Judging the Quality of Teaching in Lessons: some thoughts prompted by Ofsted’s subsidiary guidance on teaching style (FORUM 2)
Author: COLIN RICHARDS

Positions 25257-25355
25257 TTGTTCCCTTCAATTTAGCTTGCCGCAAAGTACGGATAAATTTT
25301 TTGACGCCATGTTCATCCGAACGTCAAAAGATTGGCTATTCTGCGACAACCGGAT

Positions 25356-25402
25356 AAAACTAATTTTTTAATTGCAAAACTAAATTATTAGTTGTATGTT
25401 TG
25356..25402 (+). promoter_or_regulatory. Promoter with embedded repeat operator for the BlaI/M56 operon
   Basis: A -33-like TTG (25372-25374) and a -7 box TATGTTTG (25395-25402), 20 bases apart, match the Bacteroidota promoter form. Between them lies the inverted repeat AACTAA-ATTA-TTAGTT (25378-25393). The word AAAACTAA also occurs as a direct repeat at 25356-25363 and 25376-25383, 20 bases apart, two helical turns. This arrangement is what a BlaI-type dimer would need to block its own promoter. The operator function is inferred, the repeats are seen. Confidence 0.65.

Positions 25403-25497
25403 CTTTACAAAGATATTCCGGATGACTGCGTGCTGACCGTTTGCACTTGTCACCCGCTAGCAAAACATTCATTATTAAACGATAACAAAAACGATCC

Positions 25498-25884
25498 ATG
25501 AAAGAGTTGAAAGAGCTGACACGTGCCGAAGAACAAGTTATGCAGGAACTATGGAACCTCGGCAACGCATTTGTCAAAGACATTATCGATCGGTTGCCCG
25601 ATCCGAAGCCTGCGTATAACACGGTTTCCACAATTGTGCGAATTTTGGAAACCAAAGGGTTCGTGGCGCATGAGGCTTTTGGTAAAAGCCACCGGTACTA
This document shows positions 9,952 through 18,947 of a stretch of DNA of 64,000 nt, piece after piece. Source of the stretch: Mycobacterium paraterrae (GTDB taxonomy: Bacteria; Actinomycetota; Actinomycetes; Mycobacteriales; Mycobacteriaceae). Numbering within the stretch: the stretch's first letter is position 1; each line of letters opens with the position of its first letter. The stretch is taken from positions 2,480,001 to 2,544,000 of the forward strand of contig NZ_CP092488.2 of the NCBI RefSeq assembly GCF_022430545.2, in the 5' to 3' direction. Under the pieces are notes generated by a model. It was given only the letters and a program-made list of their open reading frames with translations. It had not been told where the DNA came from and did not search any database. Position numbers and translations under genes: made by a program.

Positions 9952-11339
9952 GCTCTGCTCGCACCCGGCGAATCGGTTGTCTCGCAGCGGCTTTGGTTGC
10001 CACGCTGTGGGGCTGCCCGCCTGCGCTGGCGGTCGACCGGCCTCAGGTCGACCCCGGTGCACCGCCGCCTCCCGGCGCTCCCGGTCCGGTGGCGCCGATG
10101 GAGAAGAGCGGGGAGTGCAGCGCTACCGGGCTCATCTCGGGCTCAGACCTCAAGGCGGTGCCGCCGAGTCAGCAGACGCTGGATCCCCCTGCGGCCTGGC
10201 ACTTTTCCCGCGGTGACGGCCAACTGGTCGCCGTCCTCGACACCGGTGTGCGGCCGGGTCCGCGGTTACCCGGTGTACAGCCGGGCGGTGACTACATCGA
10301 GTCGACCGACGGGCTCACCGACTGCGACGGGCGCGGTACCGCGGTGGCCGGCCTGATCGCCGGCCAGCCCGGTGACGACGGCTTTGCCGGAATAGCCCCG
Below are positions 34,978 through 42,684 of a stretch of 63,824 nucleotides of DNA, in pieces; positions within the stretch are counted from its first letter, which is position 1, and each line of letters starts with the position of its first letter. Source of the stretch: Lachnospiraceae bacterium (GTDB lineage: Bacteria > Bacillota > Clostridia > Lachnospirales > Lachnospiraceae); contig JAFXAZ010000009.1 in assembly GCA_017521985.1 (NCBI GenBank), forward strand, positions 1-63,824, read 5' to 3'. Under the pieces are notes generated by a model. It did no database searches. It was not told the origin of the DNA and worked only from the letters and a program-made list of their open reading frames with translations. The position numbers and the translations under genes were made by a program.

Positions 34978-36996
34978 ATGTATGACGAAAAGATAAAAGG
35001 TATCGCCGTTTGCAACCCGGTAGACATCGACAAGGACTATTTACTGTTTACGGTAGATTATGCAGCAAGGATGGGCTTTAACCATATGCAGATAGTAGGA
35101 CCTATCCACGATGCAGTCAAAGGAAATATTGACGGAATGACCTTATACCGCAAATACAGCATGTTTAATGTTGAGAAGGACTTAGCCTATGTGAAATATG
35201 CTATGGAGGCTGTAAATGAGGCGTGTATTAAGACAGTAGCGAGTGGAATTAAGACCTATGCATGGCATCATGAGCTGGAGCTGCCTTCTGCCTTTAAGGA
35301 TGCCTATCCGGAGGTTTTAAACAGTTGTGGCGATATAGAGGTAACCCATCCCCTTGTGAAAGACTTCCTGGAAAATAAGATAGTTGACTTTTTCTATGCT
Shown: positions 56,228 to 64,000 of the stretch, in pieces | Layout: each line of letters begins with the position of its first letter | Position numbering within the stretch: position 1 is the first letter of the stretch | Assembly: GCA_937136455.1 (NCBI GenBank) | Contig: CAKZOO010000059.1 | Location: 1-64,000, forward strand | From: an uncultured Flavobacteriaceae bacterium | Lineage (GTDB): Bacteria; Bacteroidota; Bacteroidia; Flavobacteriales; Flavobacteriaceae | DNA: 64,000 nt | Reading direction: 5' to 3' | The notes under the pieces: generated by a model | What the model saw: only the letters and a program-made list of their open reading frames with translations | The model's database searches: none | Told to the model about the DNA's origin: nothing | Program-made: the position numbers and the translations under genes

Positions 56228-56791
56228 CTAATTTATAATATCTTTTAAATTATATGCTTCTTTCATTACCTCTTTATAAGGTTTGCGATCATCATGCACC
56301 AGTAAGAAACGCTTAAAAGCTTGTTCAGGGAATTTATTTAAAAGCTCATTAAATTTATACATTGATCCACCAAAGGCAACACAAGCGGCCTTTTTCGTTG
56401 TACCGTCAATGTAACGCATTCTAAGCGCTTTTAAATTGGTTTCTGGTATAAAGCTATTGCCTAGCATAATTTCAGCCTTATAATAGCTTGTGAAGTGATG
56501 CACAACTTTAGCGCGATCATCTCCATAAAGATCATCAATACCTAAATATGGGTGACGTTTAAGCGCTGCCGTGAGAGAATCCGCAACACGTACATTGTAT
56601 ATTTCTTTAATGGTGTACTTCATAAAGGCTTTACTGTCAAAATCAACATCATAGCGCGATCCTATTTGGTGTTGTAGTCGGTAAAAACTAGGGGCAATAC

Lesson observations involving judgements of teaching quality are a regular feature of classroom life. Such observations and judgements are made by senior and middle managers in schools and also, very significantly, by Ofsted inspectors as a major component of their judgement on the quality of teaching in a school. Using the example of Ofsted inspection, but with arguments that can apply also to routine classroom observation by school managers, this article teases out what can reasonably be said about teaching quality based on observation. It reveals the importance, but also the limitations, of classroom observation. It stresses the tentative, context-specific nature of judgements and the need for observers to have relevant experience and insight into the complexities and imponderables of classroom observation that focuses on teaching quality. It does not deal with the different but allied issue of whether lessons themselves should be graded.